OVERVIEW: Materials science and engineering has witnessed unprecedented growth in recent years with the advent of biological materials, colloids, metamaterials, topological materials etc. Soft matter is at the forefront of contemporary materials research. Soft matter is a phrase used for materials that are intermediate between conventional solids and liquids in terms of their physical properties. Soft matter is fairly ubiquitous in our everyday lives and can be found in display devices, pharmaceuticals, agrochemicals, cosmetics, fibres, and are even found in the human body as biological soft matter e.g. the cell cytoskeleton. Collectively, soft matter products contribute over 200 billion GBP to the world economy and relevant industries employ over 900,000 people.
Nematic liquid crystals are paradigm examples of soft matter. They are complex liquids with a degree of long-range orientational order i.e. they have certain distinguished directions and consequently, direction-dependent physical, optical, mechanical and rheological properties. Indeed, it is the directional nematic response to external light and electric fields that makes them the working material of choice for the multi-billion dollar liquid crystal display industry. Nematic liquid crystals today have applications far beyond the display industry in the health industry, microfluidics and nano-technologies. The mathematics and theory of nematic liquid crystals is deep and challenging. In fact, Pierre de Gennes was awarded the Nobel Prize for Physics in 1991, partially for his theories for nematic liquid crystals and these theories have a profound role in science and technology too.
In this mini-course, we review the mathematical theories theories for nematic liquid crystals and how they can be applied to display devices, as practical case studies. We will review the celebrated Landau-de Gennes and Oseen-Frank theories for nematic liquid crystals, the key concepts of birefringence, response to external fields, anchoring and topological defects. We will then apply these concepts to the Post Aligned Bistable Nematic Device designed by Hewlett Packard, the Zenithally Bistable Nematic Device and the Planar Bistable Nematic Device, with a discussion of the static and time-dependent properties. The course has a two fold purpose. Firstly, the course will serve as an introductory course to the multi-faceted field of nematic liquid crystals and their applications in an interdisciplinary setting. Secondly, the course will describe certain generic concepts for soft matter, the rich underpinning mathematical frameworks and how mathematics can transform materials research into a predictive science.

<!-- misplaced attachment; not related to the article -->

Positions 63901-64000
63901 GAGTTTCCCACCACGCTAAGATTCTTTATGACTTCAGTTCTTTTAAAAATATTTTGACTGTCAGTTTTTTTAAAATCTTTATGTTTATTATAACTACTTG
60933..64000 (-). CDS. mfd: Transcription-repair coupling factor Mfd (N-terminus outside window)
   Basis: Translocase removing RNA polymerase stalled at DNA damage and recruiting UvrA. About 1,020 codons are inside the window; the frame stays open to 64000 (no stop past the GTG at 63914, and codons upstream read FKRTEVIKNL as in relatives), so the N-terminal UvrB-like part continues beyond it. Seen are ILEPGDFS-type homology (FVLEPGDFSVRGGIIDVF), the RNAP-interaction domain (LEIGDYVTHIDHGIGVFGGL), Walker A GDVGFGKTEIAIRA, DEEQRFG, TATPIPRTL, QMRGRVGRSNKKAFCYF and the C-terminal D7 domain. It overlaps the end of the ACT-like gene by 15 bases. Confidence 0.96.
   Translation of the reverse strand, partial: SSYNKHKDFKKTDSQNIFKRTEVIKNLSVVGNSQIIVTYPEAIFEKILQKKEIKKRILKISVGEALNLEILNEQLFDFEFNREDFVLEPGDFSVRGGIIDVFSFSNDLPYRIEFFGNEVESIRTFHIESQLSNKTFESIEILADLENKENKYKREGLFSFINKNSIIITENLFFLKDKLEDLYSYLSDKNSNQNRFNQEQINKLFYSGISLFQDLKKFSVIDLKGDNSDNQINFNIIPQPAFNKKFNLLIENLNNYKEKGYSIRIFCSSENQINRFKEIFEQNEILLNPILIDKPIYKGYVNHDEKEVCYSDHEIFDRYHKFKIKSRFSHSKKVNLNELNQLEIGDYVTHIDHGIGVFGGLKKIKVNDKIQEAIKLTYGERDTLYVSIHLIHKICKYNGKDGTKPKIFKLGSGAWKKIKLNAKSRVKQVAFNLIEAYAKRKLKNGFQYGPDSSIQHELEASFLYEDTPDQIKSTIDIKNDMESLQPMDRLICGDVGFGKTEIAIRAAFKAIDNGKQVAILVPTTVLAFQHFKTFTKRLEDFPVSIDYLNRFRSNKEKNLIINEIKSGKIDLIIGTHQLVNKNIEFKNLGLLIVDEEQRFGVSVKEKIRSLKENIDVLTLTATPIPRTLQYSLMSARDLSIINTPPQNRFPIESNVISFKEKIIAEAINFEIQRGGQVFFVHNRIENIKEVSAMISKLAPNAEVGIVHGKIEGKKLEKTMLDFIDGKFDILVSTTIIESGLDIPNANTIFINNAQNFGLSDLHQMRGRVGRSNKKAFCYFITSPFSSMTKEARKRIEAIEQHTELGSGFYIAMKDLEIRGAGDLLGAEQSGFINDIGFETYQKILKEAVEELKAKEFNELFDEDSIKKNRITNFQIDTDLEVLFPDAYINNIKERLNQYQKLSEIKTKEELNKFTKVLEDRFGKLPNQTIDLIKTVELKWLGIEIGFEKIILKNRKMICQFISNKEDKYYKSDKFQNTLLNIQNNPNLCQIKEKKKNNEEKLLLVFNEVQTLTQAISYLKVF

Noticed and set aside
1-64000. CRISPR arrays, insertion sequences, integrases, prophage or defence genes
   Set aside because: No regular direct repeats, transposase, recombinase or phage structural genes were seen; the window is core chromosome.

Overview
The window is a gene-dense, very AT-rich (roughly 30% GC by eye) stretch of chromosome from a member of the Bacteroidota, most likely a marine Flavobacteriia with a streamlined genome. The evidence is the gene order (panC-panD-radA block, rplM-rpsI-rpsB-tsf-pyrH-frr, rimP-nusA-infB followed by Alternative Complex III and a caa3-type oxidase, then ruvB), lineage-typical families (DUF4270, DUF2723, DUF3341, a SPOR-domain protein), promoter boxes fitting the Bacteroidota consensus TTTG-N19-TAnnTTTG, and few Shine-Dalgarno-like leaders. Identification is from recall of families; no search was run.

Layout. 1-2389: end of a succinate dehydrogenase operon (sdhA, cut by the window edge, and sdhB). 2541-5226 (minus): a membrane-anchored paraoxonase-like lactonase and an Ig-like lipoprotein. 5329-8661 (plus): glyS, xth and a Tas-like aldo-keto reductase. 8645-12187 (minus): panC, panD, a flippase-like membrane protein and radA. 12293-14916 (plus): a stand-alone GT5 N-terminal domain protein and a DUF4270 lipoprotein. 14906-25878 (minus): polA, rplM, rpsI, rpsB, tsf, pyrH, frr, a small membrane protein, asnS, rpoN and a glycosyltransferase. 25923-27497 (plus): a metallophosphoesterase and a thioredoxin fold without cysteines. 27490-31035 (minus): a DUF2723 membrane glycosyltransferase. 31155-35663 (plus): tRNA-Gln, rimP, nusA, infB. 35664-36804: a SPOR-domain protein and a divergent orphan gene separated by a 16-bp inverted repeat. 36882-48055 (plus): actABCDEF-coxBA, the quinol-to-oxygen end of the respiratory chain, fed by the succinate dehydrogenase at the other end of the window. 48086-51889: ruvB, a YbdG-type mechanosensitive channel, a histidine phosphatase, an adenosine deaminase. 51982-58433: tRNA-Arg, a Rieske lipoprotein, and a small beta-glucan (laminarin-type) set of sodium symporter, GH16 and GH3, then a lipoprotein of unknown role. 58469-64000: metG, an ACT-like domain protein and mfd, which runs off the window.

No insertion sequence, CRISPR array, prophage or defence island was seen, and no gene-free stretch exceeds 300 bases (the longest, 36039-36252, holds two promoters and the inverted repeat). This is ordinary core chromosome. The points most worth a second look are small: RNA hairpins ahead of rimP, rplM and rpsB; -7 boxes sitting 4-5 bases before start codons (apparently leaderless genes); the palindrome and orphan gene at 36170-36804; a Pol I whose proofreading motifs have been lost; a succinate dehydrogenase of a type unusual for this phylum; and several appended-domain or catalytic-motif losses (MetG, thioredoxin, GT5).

Day 1: Lecture 1: Introduction to the theory and physics of nematic liquid crystals - history, different phases and introduction to concept of partial order.
Lecture 2: The Oseen Frank theory for nematic liquid crystals - definition of director and the Oseen-Frank free energy.
Day 2: Lecture 3: Birefringence and Dielectric Anisotropy; the classical Freedericksz Transition for Nematic Liquid Crystals.
Lecture 4: The Landau-de Gennes theory for nematic liquid crystals - the Q-tensor order parameter, the free energy and the equilibrium equations.
Day 3: Lecture 5: Case Study I - Mathematical Modelling of the Post Aligned Bistable Nematic Device and Topological Mechanisms for Multistability.
Day 4: Lecture 6: Case Study II - Mathematical Modelling of the Planar Bistable Nematic Device – static equilibria
Lecture 7: Case Study II – Switching Mechanisms for the Planar Bistable Nematic Device
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A.Majumdar, C.J.P.Newton, J.M.Robbins & M.Zyskin. Topology and Bistability in Liquid Crystal Devices. Physical Review E, 75, 2007.
G.Canevari, A.Majumdar & A.Spicer. Order reconstruction for nematics on squares and hexagons: a Landau-de Gennes study. SIAM Journal of Applied Mathematics, 77, 2017.
Y.Wang, G.Canevari and A.Majumdar. Order reconstruction for nematics on squares with isotropic inclusions: a Landau-de Gennes study. SIAM Journal of Applied Mathematics, 79, 2019.
C.Luo, A.Majumdar & R.Erban. Multistability in planar liquid crystal wells. Physical Review E, 85, 2012.